The watercolours presented here for the first time to a wider public were painted by the Austrian landscape painter Thomas Ender (1793-1875) in the northern and north-eastern parts of the former territory of Hungary and the mountains of Galicia, on locations in present-day Slovakia, also Poland, the Ukraine, and Hungary. The 220 paintings were donated to the Hungarian Academy of Sciences in 1868 by Count János Waldstein (1809-1876), jurist, patron of the arts, and member of the Academy's Board of Directors. Today the Waldstein Collection is deposited in the Department of Manuscripts and Rare Books of the Library of the Academy, under the shelf mark "Ms 4409".
The subjects depicted by Ender include plains of rivers, streams, tarns, peaks, ruins of castles, mansions with gardens, towns and villages. Since Ender's visit the towns and villages have been considerably rebuilt, many of the buildings ruined or pulled down, and the natural environment changed, sometimes beyond recognition. Each picture is accompanied by detailed descriptions. In the majority of cases, we have followed the history of castles, towns, and buildings as late as the end of the 19th century, and rounded out each entry with a short bibliography. Although the arrangement of the pictures suggests an imagined itinerary, the course chosen and the road taken by visitors are both optional and are helped by a series of maps. We deal in detail with the artist, his oeuvre, and the history of the collection.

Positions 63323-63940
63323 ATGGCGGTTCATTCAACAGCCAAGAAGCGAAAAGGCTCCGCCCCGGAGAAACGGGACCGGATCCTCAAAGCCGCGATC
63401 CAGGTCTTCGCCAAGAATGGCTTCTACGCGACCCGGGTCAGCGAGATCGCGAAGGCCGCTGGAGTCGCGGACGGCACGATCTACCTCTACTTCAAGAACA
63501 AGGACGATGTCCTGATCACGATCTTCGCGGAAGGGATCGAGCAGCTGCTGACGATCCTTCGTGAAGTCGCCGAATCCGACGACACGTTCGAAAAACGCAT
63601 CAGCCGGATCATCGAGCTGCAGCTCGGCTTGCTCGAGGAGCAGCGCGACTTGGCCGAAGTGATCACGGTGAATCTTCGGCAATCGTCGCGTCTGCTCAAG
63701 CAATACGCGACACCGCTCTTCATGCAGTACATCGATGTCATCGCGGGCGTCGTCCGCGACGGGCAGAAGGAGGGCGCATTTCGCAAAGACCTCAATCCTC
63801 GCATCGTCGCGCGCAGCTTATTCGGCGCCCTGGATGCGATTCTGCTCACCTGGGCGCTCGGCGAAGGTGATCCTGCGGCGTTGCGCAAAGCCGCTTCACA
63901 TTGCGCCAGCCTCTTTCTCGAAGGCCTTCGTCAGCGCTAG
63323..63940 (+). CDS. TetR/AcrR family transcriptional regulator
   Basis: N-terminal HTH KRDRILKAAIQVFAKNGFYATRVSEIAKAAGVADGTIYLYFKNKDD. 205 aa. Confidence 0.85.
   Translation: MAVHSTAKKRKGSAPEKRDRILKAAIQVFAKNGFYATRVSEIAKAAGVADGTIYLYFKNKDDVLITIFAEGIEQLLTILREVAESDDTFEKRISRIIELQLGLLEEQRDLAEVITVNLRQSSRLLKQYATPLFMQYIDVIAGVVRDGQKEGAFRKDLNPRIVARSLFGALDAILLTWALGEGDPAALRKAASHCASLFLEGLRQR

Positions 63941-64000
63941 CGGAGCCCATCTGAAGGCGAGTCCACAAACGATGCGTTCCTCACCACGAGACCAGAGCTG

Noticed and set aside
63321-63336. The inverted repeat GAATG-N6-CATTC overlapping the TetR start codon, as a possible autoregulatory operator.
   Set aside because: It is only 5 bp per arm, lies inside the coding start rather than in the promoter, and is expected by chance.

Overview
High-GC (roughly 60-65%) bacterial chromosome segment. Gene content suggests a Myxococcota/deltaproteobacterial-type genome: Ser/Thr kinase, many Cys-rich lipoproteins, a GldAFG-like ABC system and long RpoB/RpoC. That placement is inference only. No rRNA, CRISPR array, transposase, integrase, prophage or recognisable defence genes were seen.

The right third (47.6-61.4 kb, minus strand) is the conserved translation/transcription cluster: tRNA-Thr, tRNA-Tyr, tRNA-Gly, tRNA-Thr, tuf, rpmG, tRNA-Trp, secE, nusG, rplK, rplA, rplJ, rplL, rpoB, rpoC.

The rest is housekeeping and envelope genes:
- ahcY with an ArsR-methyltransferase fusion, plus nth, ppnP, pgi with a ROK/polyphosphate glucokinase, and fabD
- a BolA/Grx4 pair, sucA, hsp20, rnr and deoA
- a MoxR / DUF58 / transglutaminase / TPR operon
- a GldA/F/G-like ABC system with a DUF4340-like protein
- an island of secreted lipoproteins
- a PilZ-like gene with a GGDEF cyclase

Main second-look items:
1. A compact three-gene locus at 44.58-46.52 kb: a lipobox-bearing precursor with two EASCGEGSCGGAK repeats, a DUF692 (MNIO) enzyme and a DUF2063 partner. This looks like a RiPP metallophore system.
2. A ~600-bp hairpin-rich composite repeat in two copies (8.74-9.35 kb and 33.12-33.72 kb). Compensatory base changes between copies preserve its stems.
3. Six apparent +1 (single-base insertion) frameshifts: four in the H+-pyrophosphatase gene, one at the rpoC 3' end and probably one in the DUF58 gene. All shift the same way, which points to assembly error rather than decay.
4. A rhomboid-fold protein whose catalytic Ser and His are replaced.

Although we have decided to digitise the images in the interest of their protection, we hope that the internet publication of Ender's watercolours will be of interest not only to art historians, historians of horticulture, regional historians, experts of the protection of monuments and ethnographers, but also to tourists and hikers, students and teachers, in a word, to anyone who appreciates nature and its beauties. We are convinced that the natural and cultural treasures depicted by Ender are part of a heritage that belongs not only to the countries concerned and Europe but also to all of us. The accompanying texts can be consulted in four languages: Hungarian, Slovak, German, and English.
This virtual exhibition was sponsored by the Ministry of National Cultural Heritage. It was set up and opened in the year 2000, to commemorate the millennium of Hungary and the 175th anniversaries of the Hungarian Academy of Sciences (1825) and the Library of the Academy (1826), as well as the 125th anniversary of Thomas Ender's death.
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